“The Synth that Changed Everything”—a title bestowed upon the DX7 in a thirtieth anniversary retrospective in Keyboard—made use of several cutting-edge technologies. For one, as already mentioned, the DX7 was a digital synthesizer, using the recently developed FM digital synthesis process. Without going into excessive mathematical detail, FM synthesis on the DX7 relies on six “operators,” which can be arranged into thirty-two different algorithms, thus giving the operators various properties that alter pitch and timbre.14 The DX7 also replaced the standard ADSR amplitude envelope generator, common to older synthesizers, with a more flexible eight-step envelope generator.15 Each of the six operators in the tone-generation process may be assigned its own unique amplitude envelope, once again multiplying the number of the DX7’s potential sounds, and allowing for a dynamism in the timbral profiles of these sounds that was never before possible. If desired, this same envelope generator can also be used to control the pitch, through an additional seventh envelope called the pitch EG. Factoring all these variables together, the number of possible sounds the DX7 can create is immense—to the point that many users were completely flabbergasted at the prospect of creating sounds themselves. Rather than wrestle with the unforgiving programming interface, most players of the DX7, and even many experienced session musicians, relied solely on the factory presets that were distributed by Yamaha along with the DX7, stored in the internal memory or cartridges. This common practice resulted in the homogenized sound audible across most tracks that used the DX7.
What clinched the DX7’s place in synthesizer history was not just its offering all these revolutionary features, but that it offered them at a significantly lower price (Table 2). Other comparably priced synthesizers, such as the Korg PolySix, used more derivative technologies already familiar from older analog synthesizers, yet the DX7 offered cutting-edge technical specifications without significant additional cost. Dave Formula, a keyboardist for the bands Magazine and Visage, raved in April 1984 shortly after the release of the DX7, “. . . [the DX7] gives you so much for the price. You can compare it with things that cost six times as much, and I don’t see that much difference.”16 Bob Moog, the inventor of the Moog synthesizer, spoke of the revolution in synthesizer pricing that the DX7 precipitated as a “democratization” of the synthesizer.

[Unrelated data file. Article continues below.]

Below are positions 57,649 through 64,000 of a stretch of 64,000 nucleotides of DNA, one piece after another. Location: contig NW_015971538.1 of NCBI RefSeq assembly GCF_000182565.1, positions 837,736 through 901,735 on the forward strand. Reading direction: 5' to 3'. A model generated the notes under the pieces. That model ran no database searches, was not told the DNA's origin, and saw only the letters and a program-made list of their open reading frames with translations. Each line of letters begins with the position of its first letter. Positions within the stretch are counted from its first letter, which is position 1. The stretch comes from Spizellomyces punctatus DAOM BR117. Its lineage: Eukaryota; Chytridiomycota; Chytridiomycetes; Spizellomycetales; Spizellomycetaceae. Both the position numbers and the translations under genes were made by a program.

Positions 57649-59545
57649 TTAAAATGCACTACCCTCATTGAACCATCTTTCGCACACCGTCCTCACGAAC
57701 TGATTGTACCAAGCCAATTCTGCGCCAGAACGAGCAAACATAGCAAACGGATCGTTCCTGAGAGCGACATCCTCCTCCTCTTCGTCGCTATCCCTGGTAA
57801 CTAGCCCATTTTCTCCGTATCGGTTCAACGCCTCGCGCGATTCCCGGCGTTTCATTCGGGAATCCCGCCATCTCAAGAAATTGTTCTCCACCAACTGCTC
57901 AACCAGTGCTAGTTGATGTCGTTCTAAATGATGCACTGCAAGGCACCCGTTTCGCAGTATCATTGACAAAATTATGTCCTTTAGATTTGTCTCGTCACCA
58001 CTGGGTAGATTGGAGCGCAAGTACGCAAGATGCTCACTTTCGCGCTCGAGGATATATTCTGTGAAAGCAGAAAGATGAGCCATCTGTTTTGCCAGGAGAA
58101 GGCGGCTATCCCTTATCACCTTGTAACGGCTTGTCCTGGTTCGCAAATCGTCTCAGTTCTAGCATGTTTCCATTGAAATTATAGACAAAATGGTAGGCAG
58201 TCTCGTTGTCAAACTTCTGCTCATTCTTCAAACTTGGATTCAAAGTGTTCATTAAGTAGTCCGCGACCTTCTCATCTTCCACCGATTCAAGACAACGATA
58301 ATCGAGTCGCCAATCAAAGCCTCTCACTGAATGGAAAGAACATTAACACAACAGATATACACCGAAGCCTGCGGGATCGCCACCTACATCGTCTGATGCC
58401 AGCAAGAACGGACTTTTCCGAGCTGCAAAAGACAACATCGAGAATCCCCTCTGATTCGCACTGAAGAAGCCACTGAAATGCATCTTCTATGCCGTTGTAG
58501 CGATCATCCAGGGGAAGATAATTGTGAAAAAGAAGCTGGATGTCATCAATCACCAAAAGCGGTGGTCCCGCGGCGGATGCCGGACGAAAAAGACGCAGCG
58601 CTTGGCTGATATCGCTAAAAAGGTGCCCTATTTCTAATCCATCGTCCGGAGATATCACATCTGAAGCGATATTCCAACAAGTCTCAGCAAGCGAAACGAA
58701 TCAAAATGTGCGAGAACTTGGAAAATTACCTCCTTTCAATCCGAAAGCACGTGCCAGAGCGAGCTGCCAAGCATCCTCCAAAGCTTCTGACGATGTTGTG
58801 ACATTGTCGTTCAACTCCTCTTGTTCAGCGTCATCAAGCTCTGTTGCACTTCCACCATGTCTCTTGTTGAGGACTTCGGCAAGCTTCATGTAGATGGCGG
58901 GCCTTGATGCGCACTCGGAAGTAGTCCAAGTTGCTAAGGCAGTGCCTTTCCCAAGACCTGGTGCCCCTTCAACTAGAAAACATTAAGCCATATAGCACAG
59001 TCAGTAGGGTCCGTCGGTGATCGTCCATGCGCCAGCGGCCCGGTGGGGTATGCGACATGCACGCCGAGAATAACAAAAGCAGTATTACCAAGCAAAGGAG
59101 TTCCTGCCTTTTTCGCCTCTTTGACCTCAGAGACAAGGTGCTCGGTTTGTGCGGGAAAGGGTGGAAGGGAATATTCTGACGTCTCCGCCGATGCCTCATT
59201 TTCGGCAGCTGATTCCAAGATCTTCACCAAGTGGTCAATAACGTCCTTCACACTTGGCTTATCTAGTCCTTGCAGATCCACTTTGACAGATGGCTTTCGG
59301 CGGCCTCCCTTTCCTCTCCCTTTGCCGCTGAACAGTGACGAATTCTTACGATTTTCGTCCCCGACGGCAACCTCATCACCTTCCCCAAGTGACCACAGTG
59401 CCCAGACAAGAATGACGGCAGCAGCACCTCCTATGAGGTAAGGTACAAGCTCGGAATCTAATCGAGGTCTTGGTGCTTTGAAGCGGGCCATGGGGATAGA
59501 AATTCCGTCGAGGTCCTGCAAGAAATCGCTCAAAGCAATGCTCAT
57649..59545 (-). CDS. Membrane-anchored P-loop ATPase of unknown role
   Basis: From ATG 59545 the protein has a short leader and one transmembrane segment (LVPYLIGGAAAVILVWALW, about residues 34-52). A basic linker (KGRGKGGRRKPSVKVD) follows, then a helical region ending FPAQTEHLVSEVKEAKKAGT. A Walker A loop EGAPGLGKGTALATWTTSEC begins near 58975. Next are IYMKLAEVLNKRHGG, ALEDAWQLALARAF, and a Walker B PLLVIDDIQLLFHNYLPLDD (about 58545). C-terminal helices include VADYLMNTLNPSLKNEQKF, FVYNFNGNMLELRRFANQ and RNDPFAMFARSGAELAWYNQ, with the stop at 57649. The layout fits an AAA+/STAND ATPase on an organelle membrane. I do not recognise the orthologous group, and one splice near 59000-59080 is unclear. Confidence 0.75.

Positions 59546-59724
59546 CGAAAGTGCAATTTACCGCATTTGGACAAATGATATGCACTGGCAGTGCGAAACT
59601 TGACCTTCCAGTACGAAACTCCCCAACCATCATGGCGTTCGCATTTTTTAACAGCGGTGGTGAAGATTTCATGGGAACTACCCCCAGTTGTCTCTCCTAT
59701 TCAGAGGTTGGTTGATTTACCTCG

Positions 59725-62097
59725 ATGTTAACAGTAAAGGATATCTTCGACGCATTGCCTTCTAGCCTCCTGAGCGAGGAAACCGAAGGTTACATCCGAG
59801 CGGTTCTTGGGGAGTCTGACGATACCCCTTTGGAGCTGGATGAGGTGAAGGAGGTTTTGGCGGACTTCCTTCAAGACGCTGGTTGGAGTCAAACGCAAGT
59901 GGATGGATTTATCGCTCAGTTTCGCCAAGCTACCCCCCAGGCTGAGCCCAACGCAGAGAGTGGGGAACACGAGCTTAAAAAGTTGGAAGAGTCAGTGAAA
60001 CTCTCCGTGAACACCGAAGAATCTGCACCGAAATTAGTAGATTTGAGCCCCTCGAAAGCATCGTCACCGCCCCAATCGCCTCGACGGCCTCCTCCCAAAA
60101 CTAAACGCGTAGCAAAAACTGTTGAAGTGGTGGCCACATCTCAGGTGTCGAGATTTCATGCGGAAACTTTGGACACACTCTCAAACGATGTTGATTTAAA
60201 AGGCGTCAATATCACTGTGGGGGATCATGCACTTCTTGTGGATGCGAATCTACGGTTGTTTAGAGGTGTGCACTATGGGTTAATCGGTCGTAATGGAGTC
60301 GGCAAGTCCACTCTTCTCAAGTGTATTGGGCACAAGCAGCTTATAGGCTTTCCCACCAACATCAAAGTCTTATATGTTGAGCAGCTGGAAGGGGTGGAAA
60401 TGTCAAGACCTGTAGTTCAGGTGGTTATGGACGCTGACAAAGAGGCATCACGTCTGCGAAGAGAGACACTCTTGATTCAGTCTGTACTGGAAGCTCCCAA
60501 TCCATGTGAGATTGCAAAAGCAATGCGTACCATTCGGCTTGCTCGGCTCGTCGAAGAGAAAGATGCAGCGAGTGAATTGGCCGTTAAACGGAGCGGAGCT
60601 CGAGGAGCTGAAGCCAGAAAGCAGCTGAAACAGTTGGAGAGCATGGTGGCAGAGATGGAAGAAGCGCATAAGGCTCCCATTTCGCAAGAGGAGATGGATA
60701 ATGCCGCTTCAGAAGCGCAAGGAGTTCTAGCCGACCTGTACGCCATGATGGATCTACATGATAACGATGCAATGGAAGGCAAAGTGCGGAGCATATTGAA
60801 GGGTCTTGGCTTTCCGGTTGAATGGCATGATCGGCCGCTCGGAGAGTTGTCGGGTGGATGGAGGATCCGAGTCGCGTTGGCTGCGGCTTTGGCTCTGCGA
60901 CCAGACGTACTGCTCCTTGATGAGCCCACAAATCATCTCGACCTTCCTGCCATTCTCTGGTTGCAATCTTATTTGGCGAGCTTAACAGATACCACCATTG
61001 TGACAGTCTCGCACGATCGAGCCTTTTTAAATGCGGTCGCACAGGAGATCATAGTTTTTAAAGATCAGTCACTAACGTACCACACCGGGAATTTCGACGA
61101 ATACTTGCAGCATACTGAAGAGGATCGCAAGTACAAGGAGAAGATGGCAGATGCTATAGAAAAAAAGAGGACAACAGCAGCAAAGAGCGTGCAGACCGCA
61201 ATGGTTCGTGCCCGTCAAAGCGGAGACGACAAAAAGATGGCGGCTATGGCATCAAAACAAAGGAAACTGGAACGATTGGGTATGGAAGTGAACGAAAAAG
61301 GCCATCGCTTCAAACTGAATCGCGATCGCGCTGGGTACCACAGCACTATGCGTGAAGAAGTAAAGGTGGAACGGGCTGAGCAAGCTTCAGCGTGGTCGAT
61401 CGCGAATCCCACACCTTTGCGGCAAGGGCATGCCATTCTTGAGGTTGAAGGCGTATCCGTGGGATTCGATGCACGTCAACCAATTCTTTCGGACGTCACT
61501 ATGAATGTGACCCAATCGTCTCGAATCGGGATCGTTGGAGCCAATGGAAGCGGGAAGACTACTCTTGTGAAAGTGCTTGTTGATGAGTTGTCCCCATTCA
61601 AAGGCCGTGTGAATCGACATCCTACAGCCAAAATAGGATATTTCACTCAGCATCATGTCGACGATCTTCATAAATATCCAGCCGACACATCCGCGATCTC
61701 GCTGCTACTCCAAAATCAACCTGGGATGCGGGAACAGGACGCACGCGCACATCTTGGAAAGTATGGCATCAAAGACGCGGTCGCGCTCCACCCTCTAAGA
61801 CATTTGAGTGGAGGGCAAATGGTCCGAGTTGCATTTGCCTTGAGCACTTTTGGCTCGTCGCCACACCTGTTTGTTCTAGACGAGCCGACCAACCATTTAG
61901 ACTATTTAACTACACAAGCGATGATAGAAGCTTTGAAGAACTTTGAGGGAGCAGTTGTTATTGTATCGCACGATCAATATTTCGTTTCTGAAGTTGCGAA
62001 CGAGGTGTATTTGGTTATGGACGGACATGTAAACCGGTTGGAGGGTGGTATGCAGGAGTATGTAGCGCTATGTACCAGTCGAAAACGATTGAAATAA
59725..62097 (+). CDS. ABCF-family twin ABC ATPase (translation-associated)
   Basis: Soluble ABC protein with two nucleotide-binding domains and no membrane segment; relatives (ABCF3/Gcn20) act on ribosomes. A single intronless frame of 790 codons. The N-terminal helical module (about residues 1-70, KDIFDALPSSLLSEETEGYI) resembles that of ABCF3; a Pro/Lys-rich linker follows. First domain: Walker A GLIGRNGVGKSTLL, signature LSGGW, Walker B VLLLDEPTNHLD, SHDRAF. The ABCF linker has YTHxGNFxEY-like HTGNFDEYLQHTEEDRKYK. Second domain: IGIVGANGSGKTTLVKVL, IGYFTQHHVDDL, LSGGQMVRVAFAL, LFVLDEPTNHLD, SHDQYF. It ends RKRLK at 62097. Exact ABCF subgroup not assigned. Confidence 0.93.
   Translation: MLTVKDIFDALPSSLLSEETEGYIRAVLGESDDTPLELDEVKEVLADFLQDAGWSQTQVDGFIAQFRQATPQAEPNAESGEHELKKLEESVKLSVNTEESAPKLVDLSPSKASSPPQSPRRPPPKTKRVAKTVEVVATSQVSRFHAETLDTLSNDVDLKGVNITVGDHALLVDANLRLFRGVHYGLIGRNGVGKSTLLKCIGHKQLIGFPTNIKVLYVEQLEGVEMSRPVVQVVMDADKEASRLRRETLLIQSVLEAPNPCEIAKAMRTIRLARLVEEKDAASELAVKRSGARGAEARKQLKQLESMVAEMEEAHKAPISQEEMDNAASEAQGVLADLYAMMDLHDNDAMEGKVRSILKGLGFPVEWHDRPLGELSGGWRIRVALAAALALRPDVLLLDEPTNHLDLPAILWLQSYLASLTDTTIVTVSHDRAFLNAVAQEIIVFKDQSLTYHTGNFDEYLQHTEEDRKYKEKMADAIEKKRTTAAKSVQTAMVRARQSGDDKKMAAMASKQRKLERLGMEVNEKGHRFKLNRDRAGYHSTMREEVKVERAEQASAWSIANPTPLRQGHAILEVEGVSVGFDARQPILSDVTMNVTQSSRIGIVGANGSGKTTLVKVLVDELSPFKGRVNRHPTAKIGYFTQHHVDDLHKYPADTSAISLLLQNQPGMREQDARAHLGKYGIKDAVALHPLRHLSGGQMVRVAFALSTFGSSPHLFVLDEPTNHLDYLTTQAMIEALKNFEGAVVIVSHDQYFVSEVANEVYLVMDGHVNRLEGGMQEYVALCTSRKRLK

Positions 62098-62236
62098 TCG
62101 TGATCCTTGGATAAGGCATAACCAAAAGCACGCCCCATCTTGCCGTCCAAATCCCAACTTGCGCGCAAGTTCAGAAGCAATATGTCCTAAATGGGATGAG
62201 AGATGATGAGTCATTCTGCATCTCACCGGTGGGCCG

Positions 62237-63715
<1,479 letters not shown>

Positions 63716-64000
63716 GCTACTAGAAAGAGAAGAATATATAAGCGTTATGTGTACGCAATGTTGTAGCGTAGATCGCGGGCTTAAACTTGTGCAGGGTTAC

The first microprocessor-controlled synthesizers were strictly professional instruments, with price tags of $5,000 and up. . . . [Today], no matter how much or how little money you have in your pocket, you can almost certainly find a synthesizer that will give you some musical satisfaction.
As a result the number of musicians who own these instruments has increased dramatically. Early last year I went to catch a Korg clinic which was put on by Chuck Leavell at a local music store in Asheville, North Carolina. As his final demo, Chuck played the Korg Poly 800 and blew the audience away. Here was a portable 8-voice keyboard with programmability and MIDI that cost less than a plane trip to the Coast!
The fact that the event took place in North Carolina should not be overlooked. . . . Before then, you couldn’t really buy a synthesizer in Asheville. You had to travel three hours to Charlotte, North Carolina’s largest city. But by 1984, the salesman knew his way around keyboard synthesizers, Chuck Leavell demoed to a hundred or so musicians, and suddenly synthesizers were a musical presence in North Carolina. That’s what I mean by “democratization.”17